The names of 40 doctors who'll fund and run a second hospital in Kearney was released Tuesday.
The doctors on board represent 15 different specialties. It's a show of support that further pits hospital against hospital.
The chairman of the upcoming Kearney Regional Medical Center, Dr. Sean Denney, is one of dozens of doctors willing to put their money where their mouth is and fund a private hospital they say will improve patient care in our community.
Dr. Sean Denney, a cardiologist, said, "When you have a facility that is run by remote control
from another place, you lose sight and focus of the needs of the community that you serve."
He's talking about Catholic Health Initiatives based in Denver that runs Good Samaritan Hospital. However, Good Sam officials said the non-profit has invested $138 million in Kearney over the past 10 years and pointed to plans for a $65 million addition announced in October.
Steve Loveless, the interim C.E.O. of Good Samaritan Hospital, said, "They recognize the ministry that exists here and are committed to maintaining Kearney as a viable community."
40 doctors disagree and have signed up to own and operate the Kearney Regional Medical
Center from anesthesiology, cardiology, gastroenterology, nephrology, obstetrics and
gynecology, orthopedic surgery, oncology, cardiothoracic surgery, family practice, internal
medicine, interventional radiology, neurosurgery, pediatrics, plastic surgery and vascular
surgery. Denney said it's not an either/or situation.
"There's been no discussion at any point along the way that these physicians would
relinquish privileges or practicing at Good Samaritan," said Denney.
Yet, Loveless said this will affect their facility, with these doctors likely choosing to perform more profitable procedures in the hospital they have a financial stake in. Loveless said loss of that revenue will jeopardize some of the programs Good Sam offers and ultimately affect access to healthcare.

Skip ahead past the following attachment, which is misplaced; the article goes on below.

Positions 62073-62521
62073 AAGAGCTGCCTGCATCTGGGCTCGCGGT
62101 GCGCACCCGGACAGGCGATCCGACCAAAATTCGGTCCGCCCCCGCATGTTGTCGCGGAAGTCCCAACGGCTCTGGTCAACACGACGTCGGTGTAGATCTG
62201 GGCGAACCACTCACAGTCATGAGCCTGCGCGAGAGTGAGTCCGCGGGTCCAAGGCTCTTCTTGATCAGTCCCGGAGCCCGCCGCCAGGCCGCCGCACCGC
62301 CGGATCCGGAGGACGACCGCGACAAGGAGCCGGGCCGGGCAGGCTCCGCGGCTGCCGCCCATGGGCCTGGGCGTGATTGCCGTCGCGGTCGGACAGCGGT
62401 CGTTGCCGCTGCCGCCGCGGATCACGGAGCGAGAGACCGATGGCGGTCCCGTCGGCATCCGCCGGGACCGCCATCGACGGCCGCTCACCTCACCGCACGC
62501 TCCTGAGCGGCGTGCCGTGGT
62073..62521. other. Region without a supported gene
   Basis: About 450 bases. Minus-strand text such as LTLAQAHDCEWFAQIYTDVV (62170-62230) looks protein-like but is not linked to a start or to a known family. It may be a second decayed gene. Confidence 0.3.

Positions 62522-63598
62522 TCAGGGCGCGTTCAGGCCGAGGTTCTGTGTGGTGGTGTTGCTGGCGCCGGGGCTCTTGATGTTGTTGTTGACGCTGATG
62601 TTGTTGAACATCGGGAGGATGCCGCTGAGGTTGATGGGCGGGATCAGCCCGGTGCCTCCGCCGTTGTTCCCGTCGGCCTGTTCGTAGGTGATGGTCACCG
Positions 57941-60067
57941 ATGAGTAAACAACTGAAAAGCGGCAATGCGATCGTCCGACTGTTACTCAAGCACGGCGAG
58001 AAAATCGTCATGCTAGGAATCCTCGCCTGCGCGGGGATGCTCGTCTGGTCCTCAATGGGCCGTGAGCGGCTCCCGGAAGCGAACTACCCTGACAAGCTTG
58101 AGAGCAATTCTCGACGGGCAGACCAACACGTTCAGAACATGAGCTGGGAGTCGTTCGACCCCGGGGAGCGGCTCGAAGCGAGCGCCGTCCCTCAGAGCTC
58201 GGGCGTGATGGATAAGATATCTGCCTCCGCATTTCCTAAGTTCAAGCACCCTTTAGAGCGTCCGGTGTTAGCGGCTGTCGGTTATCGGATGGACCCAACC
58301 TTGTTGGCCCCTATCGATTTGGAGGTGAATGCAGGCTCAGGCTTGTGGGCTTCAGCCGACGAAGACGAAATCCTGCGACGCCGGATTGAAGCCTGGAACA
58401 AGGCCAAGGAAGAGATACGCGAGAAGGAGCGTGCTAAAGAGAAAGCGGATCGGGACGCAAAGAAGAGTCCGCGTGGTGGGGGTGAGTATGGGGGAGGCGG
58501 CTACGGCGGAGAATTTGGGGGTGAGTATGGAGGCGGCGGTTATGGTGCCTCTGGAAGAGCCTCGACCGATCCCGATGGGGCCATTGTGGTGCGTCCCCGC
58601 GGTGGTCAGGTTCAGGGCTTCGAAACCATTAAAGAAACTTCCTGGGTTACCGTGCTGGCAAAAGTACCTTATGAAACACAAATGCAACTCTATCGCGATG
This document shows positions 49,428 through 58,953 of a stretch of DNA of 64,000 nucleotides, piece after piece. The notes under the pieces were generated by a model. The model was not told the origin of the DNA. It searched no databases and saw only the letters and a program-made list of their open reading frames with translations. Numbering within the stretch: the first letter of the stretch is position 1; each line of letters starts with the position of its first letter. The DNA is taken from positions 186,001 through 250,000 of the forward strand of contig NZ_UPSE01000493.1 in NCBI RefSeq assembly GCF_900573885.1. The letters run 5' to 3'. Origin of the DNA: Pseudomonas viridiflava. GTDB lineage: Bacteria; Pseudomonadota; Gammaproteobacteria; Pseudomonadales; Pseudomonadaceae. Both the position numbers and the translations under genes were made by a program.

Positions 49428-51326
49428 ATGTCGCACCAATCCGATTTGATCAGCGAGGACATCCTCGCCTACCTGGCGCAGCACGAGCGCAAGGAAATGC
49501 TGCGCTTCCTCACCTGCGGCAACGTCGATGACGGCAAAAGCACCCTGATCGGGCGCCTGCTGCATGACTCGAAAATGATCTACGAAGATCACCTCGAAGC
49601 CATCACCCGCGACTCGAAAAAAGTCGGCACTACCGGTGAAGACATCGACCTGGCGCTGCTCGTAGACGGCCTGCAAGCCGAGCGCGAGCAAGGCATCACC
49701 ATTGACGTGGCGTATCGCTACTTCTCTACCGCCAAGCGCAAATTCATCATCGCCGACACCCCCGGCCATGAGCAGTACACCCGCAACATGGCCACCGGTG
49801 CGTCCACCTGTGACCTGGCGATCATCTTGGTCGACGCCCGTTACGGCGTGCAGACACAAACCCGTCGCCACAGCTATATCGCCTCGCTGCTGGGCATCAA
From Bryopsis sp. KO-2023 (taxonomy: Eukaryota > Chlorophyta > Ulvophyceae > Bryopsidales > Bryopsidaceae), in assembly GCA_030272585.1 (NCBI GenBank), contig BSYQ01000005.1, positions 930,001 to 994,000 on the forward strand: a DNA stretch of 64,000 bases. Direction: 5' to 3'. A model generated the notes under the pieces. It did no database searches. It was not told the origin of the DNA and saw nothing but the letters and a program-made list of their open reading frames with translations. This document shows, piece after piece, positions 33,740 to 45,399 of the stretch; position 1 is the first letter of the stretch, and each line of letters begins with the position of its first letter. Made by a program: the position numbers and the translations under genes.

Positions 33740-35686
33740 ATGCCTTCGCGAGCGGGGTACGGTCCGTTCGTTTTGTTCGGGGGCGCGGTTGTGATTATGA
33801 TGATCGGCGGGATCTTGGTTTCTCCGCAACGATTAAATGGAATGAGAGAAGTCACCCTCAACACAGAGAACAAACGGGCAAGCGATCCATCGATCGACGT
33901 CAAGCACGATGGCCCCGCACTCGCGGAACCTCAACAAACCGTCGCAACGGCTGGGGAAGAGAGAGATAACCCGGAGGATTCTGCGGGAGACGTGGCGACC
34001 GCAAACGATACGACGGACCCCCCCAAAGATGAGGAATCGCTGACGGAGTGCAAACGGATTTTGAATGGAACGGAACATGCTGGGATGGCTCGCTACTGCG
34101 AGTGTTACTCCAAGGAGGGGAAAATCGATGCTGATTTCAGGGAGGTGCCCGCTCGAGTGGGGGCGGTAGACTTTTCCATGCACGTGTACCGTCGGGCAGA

Loveless said, "Last year, Good Samaritan provided care for over 2,000 individuals who had no ability to pay for that care. Our ability to do that comes through the financial viability we have as an organization."
Denney said his team will continue to work with uninsured and underinsured and won't cherry pick procedures.
"If we wanted to do that what we would have done is we would have carved out cardiology and orthopedic surgery and only have and orthopedic and cardiatric hospital and that's certainly not the case," said Denney.
Denney said this isn't the final list. More doctors are voicing interest everyday.
Reporter's Notes by Jessica Phinney:
Here is a list of the doctors participating to date and their specialties:
Rob Shaffer, MD
Merlin Wehling, MD
Todd Willliams, MD
Sean Denney, MD
Azariah Kirubakaran, MD
Dan McGowan, MD
Tom Pagano, MD
Tony Caos, MD
David Gossat, MD
Imtiaz Islam, MD
Obstetrics and Gynecology
Keri Philpot, MD
John Schulte, MD
David Weir, MD
Orthopedic and Spine Surgery
Brent Adamson, MD
David Benavides, MD
Dennis McGowan, MD
Mark Meyer, MD
Chris Wilkinson, MD
George Bascom, MD
Michael Bibler, DO
Terry Becker, MD
Russell Hilliard, MD
Robert Messbarger, MD
Chadd Murray, MD
Dawn Murray, MD
Amy Payson, MD
Troy Potthoff, MD
Brad Rodgers, MD
David Sokolowski, MD
Kristin Lawson, MD
Michael Lawson, MD
Ishrat Saif, MD
Scott Smith, MD
Lissa Woodruff, MD
John Allen, MD
Adeleke Badejo, MD
Steven Haskett, MD
Michelle Collignon-Howe, MD
Joel Atchison, MD
Brent Steffen, MD